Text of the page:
To which extent can the coronary artery tree be imaged and quantified with the current MR technology?

  • Albert C. Van Rossum
  • Johannes C. Post
Part of the Developments in Cardiovascular Medicine book series (DICM, volume 186)


Without use of ionizing radiation and injection of contrast material magnetic resonance (MR) imaging can be applied to generate signal from flowing blood and create tomographic images of the blood stream in coronary arteries, which resemble conventional contrast enhanced x-ray angiograms. The tortuosity, small diameter and motion of the coronary arteries provided technically demanding problems, which had to be solved before MR coronary angiography became realistic. Faster pulse sequences, dedicated radiofrequency receiver coils, cardiac and respiratory gating techniques were introduced and are still in the process of constant development to improve the quality of the images.

To date, most clinical experience has been obtained using two-dimensional (2D) approaches, necessitating repetitive breath-holds to encompass the coronary artery tree. A substantial part of the proximal and middle parts of the coronary arteries can be visualized, which has proven to be accurate in identifying anomalous coronary anatomy and patency of proximal coronary artery bypass grafts. With respect to detection of coronary artery disease, studies in limited numbers of patients indicate that the sensitivity for detection of stenoses > 50% of luminal diameter narrowing is high in left main disease, moderate in LAD and RCA disease, and low in LCX disease.

Another approach is a single acquisition respiratory gated three-dimensional (3D) technique which is less operator and patient dependent, requires less imaging time for an entire coronary protocol and is more comfortable for the patient than the 2D breath-hold approach. Initial experience demonstrates the capability to identify the major epicardial coronary vessels to at least a similar extent as with the 2D technique. But here too, further development is required to demonstrate coronary stenoses.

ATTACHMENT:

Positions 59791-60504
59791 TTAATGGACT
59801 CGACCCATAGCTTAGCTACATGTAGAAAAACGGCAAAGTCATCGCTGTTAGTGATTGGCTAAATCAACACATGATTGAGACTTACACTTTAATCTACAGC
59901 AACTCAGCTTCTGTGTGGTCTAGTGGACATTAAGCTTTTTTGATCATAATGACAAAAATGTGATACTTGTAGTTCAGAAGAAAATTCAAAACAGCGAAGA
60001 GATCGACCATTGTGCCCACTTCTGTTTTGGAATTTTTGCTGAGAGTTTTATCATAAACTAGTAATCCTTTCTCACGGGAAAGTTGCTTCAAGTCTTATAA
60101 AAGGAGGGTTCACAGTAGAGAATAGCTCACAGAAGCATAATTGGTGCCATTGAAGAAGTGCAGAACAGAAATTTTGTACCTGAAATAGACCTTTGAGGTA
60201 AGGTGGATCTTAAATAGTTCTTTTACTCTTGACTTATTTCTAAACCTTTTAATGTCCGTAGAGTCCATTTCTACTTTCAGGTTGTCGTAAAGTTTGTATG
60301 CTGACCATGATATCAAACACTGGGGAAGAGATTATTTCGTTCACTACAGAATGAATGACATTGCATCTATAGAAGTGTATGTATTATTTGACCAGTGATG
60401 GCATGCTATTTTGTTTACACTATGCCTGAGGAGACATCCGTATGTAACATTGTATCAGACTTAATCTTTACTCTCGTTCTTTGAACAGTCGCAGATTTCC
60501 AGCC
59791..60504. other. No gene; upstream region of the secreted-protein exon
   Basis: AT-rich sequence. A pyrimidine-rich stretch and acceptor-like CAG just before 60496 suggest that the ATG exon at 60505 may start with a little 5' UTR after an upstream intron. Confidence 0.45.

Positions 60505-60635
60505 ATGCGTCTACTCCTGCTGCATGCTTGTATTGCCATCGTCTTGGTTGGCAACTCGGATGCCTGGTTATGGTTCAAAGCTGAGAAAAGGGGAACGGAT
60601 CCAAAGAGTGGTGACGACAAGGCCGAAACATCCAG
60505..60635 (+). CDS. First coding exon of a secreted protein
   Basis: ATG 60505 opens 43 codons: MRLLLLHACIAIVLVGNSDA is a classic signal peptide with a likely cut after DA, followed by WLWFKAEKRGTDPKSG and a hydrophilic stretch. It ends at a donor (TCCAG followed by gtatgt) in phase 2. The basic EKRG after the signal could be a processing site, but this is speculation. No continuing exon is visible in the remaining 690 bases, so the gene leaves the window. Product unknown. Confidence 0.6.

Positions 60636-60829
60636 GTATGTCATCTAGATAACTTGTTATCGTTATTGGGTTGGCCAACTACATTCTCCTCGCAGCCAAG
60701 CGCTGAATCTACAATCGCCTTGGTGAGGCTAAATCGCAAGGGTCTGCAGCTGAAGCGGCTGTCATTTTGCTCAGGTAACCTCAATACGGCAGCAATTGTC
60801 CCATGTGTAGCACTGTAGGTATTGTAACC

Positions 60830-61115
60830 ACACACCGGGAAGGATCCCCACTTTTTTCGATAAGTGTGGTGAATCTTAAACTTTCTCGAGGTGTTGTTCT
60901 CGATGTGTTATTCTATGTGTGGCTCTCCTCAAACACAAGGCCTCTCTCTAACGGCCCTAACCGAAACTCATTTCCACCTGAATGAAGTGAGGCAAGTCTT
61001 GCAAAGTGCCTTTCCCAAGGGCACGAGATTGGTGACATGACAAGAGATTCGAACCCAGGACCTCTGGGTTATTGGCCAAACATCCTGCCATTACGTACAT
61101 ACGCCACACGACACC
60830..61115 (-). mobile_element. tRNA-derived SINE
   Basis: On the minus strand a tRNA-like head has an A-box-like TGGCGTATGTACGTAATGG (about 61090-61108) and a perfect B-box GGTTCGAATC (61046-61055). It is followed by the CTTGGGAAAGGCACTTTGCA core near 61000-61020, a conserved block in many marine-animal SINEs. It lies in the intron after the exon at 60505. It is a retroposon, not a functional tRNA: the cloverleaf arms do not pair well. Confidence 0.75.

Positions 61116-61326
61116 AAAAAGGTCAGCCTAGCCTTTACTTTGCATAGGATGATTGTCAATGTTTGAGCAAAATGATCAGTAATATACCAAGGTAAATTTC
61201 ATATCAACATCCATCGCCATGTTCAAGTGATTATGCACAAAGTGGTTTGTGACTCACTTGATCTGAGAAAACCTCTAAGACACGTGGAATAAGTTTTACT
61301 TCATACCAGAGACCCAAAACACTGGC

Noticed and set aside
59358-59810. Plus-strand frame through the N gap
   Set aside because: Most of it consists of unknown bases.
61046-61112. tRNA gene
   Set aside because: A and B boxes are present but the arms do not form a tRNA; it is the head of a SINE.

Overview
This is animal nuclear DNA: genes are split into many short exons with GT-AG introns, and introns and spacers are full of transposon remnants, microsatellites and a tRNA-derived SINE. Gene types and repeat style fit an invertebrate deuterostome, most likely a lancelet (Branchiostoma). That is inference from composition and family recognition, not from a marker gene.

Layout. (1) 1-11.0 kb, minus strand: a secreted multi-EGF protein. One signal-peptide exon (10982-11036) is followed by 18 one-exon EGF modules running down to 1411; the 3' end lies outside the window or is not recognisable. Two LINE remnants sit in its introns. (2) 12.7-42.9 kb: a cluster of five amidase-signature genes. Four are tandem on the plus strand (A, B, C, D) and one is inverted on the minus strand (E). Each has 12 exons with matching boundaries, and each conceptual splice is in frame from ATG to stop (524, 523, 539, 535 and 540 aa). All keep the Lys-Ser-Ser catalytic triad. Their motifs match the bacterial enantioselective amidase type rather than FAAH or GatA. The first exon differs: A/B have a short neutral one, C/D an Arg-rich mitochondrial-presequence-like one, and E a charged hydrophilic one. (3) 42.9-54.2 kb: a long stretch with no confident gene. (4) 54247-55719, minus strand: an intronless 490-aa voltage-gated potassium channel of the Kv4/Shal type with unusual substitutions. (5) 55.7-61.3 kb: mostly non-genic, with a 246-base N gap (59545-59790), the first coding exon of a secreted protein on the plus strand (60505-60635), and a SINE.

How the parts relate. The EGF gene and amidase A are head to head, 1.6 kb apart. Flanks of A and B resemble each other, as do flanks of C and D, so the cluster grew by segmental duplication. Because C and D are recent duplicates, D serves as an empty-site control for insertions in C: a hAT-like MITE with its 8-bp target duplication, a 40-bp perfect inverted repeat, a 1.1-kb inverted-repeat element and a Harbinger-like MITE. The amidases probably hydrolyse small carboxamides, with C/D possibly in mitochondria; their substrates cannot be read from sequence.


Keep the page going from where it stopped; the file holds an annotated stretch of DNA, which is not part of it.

It can be envisaged that, although currently not apt to replace conventional coronary angiography, MR coronary angiography will become of use in the evaluation of specific, well defined clinical issues in coronary artery disease.


Magnetic Resonance Angiography Leave Anterior Descend Right Coronary Artery Conventional Coronary Angiography Magnetic Resonance Coronary Angiography 
These keywords were added by machine and not by the authors. This process is experimental and the keywords may be updated as the learning algorithm improves.


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© Kluwer Academic Publishers 1996

Authors and Affiliations

  • Albert C. Van Rossum
  • Johannes C. Post

There are no affiliations available

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